Group work facilitated by a group charter can create an efficient & effective learning environment

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This presentation reports on the efficiency that can be product of online group work that employs a group charter. The presentation will also report on the how the effectiveness of learning in groups is increased when a group charter is utilized.

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Group work facilitated by a group charter can create an efficient & effective learning environment

  1. 1. Sloan-C International <br />Group work facilitated by a group charter can create an efficient & effective learning experienceAnn Esarco, Ph.D.McHenry County CollegeCrystal Lake, ILSloan-C International Conference on Online LearningOrlando, FL October 29, 2009© Copyright 2009, Ann Esarco, McHenry County College<br />
  2. 2. Piaget<br />Vygotsky<br />Why Group Work?<br />
  3. 3. Constructivism<br />
  4. 4. Assimilation and Accommodation<br />
  5. 5. Scaffolding<br />
  6. 6. Action maze:<br />Examples of Group Work<br />
  7. 7. Case study: Learners are presented with a description of a problematic situation and asked to identify or solve the problem.<br />Critical incident technique: A group of learners is given a very brief narrative of a problem or situation to which they must respond.<br />Examples of Group Work<br />
  8. 8. Formal debate:<br />Examples of Group Work<br />
  9. 9. Group projects:<br />Examples of Group Work<br />
  10. 10. Muddy Points:<br />Examples of Group Work<br />
  11. 11. The “Guiding” Principle<br />
  12. 12. What is a Group Charter?<br />
  13. 13. Group charters allow group members to establish rules of operation at the beginning of the group’s existence. <br />Establishing an agreement among group members at the onset of the course may alleviate some of the frustrations that are inherent when communication among individuals working on a joint activity is inadequate.<br />Why a Group Charter?<br />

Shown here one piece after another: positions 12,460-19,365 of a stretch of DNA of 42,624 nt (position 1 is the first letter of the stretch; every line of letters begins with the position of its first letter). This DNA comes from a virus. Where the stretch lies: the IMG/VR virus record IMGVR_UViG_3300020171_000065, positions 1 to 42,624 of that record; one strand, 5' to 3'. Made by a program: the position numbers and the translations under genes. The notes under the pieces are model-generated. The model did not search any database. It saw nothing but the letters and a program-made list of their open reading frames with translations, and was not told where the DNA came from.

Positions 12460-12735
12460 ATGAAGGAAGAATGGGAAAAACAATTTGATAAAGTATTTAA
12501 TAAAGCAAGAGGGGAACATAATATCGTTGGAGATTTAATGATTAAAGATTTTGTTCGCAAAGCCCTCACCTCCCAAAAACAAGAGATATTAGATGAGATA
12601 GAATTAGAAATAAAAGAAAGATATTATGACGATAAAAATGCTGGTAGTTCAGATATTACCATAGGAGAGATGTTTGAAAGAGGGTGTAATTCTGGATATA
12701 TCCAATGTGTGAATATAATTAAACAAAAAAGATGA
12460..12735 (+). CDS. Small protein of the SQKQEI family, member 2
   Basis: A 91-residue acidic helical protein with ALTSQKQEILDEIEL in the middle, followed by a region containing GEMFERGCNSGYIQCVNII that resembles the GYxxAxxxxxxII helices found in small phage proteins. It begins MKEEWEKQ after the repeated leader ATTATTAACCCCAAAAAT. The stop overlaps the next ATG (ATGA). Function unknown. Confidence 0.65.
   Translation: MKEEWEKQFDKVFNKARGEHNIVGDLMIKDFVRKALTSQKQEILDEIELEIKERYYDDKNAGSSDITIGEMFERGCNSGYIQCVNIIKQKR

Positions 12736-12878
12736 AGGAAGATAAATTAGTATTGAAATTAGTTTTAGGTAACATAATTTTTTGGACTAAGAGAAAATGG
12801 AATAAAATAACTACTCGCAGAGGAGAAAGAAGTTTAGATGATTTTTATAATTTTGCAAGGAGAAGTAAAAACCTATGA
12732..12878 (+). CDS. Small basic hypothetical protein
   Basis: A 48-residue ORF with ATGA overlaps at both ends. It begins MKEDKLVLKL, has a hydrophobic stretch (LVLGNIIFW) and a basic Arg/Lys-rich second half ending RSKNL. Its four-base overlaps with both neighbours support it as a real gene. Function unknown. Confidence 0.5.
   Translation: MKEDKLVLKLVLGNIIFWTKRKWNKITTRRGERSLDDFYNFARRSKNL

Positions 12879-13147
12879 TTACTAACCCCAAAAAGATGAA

14. 14. When to Introduce a Group Charter?<br />
  15. 15. Stages of a group’s development, Tuckman (1965)<br /><ul><li>Forming:methods and procedures not determined</li></li></ul><li><ul><li>Storming:violation of code of conduct and team rules</li></ul>Stages of a group’s development, Tuckman (1965)<br />
  16. 16. <ul><li>Norming:trust between group members; unified mission; healthy balance of power;</li></ul>Stages of a group’s development, Tuckman (1965)<br />
  17. 17. <ul><li>Performing: smooth task and process</li></ul>flow within the group; pride in group accomplishments<br />Stages of a group’s development, Tuckman (1965)<br />
  18. 18. During the forming phase, learners want to gain trust of one another. One way of increasing trust in the group environment is for learners to agree on task assignments, communication strategies, and timelines for collaborative activities (Tu & Corry, 2002).<br />Forming Stage<br />
  19. 19. Gould and Padavano (2006) suggested that explaining the importance of group work along with using group charters is fundamental in improving learner satisfaction with online group work. The forming phase of group development may be the ideal time to introduce the group charter as a tool to aid learners in developing trust within the group.<br />Forming Stage<br />
  20. 20. Code of conduct;Bandow, 2001; Doran, 2001; Gould & Padavano,2006; A. Morgan, 2002; Page & Donelan, 2003<br />Conflict resolution plan; Page & Donelan<br />Decision making structure; A. Morgan<br />Group goals; A. Morgan; Salas et al., 2005<br />Components of a Group Charter<br />